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Polak K, Dallinger S, Polska E, et al. Effects of Insulin on Retinal and Pulsatile Choroidal Blood Flow in Humans. Arch Ophthalmol. 2000;118(1):55–59. doi:10.1001/archopht.118.1.55
Insulin induces vasodilation in several tissues, including skeletal muscle and kidneys.
To investigate whether insulin may contribute to ocular blood flow regulation.
The study was performed in a balanced, randomized, placebo-controlled, single-masked, 3-way, crossover design in 9 healthy male subjects. Each subject received 2 doses of insulin (1.5 or 3 mU/kg per minute) or placebo on 3 different study days. Measurements of fundus pulsation amplitude with laser interferometry to assess pulsatile choroidal blood flow, of retinal blood flow with the blue-field entoptic technique, and of mean blood flow velocity in the ophthalmic artery with Doppler sonography were performed under euglycemic clamp conditions over 120 minutes.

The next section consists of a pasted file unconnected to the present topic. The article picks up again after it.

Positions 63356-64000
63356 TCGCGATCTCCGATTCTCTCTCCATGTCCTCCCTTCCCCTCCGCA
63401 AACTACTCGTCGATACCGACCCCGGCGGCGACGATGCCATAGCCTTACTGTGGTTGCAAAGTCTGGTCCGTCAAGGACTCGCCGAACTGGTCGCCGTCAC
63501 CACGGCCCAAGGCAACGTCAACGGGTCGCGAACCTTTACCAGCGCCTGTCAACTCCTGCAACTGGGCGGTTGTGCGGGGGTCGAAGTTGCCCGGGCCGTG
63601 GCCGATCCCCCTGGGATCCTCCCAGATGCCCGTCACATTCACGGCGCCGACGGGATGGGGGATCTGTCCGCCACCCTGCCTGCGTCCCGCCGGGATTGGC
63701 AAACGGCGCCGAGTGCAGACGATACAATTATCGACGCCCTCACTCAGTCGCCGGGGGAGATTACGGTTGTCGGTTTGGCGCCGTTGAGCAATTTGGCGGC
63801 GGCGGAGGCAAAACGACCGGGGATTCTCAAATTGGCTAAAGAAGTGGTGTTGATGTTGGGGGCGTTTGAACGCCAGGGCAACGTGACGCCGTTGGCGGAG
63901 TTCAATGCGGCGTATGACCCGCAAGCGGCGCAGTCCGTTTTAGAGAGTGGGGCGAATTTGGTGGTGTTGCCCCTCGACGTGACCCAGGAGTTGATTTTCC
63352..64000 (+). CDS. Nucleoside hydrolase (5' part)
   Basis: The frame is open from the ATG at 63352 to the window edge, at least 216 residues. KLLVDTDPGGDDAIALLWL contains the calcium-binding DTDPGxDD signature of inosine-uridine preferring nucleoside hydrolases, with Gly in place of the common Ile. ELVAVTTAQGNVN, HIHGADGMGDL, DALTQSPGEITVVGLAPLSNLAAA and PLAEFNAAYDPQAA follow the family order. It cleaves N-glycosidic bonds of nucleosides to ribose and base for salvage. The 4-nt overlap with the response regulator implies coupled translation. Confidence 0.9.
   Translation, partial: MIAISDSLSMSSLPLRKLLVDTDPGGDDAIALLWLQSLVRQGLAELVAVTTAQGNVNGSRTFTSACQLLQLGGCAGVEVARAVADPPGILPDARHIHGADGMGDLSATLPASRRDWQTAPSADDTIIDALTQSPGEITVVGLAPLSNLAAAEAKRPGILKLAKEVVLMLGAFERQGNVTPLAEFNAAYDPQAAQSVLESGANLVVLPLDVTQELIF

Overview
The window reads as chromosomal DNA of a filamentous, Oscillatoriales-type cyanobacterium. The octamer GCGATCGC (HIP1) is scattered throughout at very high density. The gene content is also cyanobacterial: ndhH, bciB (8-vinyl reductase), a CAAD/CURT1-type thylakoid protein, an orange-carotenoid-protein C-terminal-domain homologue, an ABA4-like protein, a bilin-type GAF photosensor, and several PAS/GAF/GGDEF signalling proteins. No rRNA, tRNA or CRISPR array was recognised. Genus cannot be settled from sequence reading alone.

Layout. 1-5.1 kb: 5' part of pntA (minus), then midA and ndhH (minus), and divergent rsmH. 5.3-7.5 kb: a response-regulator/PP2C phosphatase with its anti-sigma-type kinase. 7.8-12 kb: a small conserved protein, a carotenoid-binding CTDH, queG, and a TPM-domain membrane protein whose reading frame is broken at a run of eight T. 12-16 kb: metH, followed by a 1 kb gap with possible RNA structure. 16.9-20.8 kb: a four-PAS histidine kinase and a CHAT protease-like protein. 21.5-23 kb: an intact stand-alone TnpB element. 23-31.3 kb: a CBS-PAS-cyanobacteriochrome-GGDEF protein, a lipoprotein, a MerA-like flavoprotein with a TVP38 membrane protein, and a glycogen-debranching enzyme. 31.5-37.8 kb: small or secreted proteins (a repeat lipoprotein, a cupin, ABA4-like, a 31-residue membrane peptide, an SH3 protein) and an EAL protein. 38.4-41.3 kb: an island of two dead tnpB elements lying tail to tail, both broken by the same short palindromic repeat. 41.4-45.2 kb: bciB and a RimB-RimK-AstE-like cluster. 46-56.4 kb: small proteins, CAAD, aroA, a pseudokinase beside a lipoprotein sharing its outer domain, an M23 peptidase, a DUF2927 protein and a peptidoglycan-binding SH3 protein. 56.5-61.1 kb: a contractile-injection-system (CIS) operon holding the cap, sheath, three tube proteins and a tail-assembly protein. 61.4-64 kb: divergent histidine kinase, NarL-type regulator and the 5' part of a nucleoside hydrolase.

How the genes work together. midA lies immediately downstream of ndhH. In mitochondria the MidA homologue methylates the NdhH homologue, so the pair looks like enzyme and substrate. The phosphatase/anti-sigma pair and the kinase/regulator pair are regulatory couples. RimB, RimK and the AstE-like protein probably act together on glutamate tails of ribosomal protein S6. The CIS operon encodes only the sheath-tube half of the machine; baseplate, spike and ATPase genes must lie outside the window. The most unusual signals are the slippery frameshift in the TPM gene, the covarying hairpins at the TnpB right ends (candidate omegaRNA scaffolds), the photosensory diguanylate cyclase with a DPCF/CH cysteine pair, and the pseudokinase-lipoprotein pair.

Hyperinsulinemia significantly increased fundus pulsation amplitude (1.5 mU/kg per minute: 8.7% ± 1.1% vs baseline; 3 mU/kg per minute: 13.2% ± 2.3% vs baseline; P<.001 vs placebo [analysis of variance]) and mean blood flow velocity (1.5 mU/kg per minute: 10.0% ± 4.3% vs baseline; 3 mU/kg per minute: 6.6% ± 3.5% vs baseline; P = .03 vs placebo). Retinal blood flow did not increase during administration of insulin (1.5 mU/kg per minute: 6.4% ± 8.0% vs baseline; 3 mU/kg per minute: 8.0% ± 5.1% vs baseline; P = .99 vs placebo). Neither the effect in the choroid nor that in the ophthalmic artery was dose-dependent.
Hyperinsulinemia significantly increases choroidal blood flow and mean blood flow velocity in the ophthalmic artery. By contrast, retinal blood flow was not influenced by hyperinsulinemia. The maximum effective dose of insulin for ocular hemodynamics is likely to be within the physiological range.
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